This week’s trailer for Ant-Man and the Wasp marks a curious milestone for Marvel Studios. It might have taken a decade since the studio’s first release (2008’s Iron Man)—and 19 previous movies—but for the first time, a Marvel film finally has a woman’s name in the title. This should be a big moment for the superhero studio … so why does it feel like a missed opportunity?
Unusually, Ant-Man and the Wasp gives the sense of Marvel playing catch-up, which isn’t a position the studio has found itself in previously. While Marvel was nowhere near the first movie studio to put out a superhero flick—that would arguably be Republic Pictures, which released the Adventures of Captain Marvel in 1941—there’s no denying it has become the market leader over the past 10 years. It set the pace with its shared cinematic-universe world and post-credit sequences, both of which have become staples of the genre since their introduction.
Yet Marvel’s primary competition, Warner Bros., pulled ahead last year with the release of Wonder Woman, the first female-led superhero movie of the “modern”—read, post-Iron Man—era. As the success of the movie, both critically and commercially, should demonstrate (especially when compared with Warners’ other DC Comics-inspired projects), Wonder Woman fulfilled a need in audiences that Marvel seemed unable, or simply unwilling, to handle: a superhero film where the men stand back, and the women get to save the day.
“The sequel could have only been called The Wasp and really driven home that Marvel knew they screwed up and wanted to give Evangeline Lilly the spotlight.”
After years of Marvel being the market leader in superhero movies, it was unexpected to see them fall behind on this front, especially considering that fans had been asking for it for years, with Marvel Studios head Kevin Feige fielding questions about a Black Widow solo movie since 2010. It’s into this landscape that Ant-Man and the Wasp appears, seeming at first a step forward for the studio and yet somehow a sign that Marvel can’t quite commit to its female fans.
On the plus side: Yes, it’s a movie with a woman’s name in it for the first time. This is a bigger deal than it should be, for the reasons listed above. Sure, that it’s taken 20 releases for Marvel to put a woman center stage feels faintly embarrassing and seemingly recognition that the studio sees Marvel as predominantly a “male” property despite statistics showing that more than half of all moviegoers are women. But it’s a step forward nonetheless.
And yet, it’s a half-measure. Literally. The Wasp (a.k.a. Hope van Dyne, Evangeline Lilly’s character from the first Ant-Man movie) is one of two names in the title, and essentially a derivative addition to Paul Rudd’s eponymous hero from the first movie in the series. It’s hardly a blow for equality or female independence. Worse still, Marvel fans have seen this dynamic before: Both the Iron Man trilogy and Captain America: The Winter Soldier featured their female leads as costars with essentially equal weight to the story as the male leads, so all the ground that’s being broken here is in terms of the title and, presumably, placement on the final poster.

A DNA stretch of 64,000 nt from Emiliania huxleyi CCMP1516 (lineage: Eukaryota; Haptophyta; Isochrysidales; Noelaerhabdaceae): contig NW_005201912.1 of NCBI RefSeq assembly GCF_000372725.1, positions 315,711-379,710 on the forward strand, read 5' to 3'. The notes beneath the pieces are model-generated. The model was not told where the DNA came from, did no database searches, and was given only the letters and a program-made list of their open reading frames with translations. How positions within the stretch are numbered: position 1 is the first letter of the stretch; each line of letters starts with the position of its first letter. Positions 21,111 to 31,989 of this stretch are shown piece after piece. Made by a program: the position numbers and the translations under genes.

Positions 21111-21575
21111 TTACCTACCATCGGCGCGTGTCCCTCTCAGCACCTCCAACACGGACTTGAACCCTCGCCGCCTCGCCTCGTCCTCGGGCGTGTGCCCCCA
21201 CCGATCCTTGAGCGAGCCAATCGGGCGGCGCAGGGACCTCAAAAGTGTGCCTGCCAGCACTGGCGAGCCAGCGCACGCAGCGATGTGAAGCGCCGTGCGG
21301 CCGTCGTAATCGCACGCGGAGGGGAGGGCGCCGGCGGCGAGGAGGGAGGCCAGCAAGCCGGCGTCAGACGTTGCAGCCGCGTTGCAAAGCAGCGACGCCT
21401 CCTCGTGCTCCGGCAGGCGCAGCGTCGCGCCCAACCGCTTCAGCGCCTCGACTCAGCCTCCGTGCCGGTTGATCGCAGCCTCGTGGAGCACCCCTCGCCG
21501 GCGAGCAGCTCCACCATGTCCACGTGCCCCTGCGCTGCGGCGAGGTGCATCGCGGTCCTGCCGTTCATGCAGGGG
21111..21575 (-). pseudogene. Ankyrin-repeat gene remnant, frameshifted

“Marvel had every opportunity to beat Warner Bros. to the punch with a female-led superhero film but kept prioritizing sequels over introducing a new character,” says Jill Pantozzi, managing editor of Gizmodo Media’s sci-fi and pop culture site io9. “When you consider The Wasp, one of the founding members of the Avengers in the comics, had to sit in the background while Ant-Man was brought to life after several other Marvel male characters, it looks even worse. Especially when you consider the film framed her as way more capable of the task at hand.”
Wonder Woman fulfilled a need in audiences that Marvel seemed unable, or simply unwilling, to handle.
Pantozzi adds, “The sequel very well could have only been called The Wasp and really driven home that Marvel knew they screwed up and wanted to give Evangeline Lilly and the character the spotlight, but once again it feels like she’s playing second fiddle.”
It’s an odd position for Marvel to be in, not least of all because the company’s television arm has found some of its greatest successes with ABC’s Agent Carter and Netflix’s Jessica Jones. Even stranger is the fact that Ant-Man and the Wasp, announced in October 2015, effectively replaced what would have been Marvel’s first solo female lead, Captain Marvel, starring Brie Larson; that movie will now be released in 2019.
“It was way back in October 2014 when [Captain Marvel] was announced with an initial release date of July 6, 2018,” Pantozzi explains. “While Marvel hasn’t had full use of some of their biggest female characters thanks to past business deals, Captain Marvel was their best comparison against Wonder Woman, and even that feels like it’s coming way too late. We had sneaky set photos make their way online before they revealed Brie Larson in an official photo shoot. It doesn’t look good.”
It’s possible that Ant-Man and the Wasp will turn out to be a movie that effortlessly establishes Marvel Studios’ feminist bona fides and moves women to tears while watching, although that would take more than just making jokes about her having wings, or ensuring that she isn’t wearing heels. Until then, the studio should probably accept that it needs to try harder to prove that there’s more to its superheroes than particularly boyish power fantasies.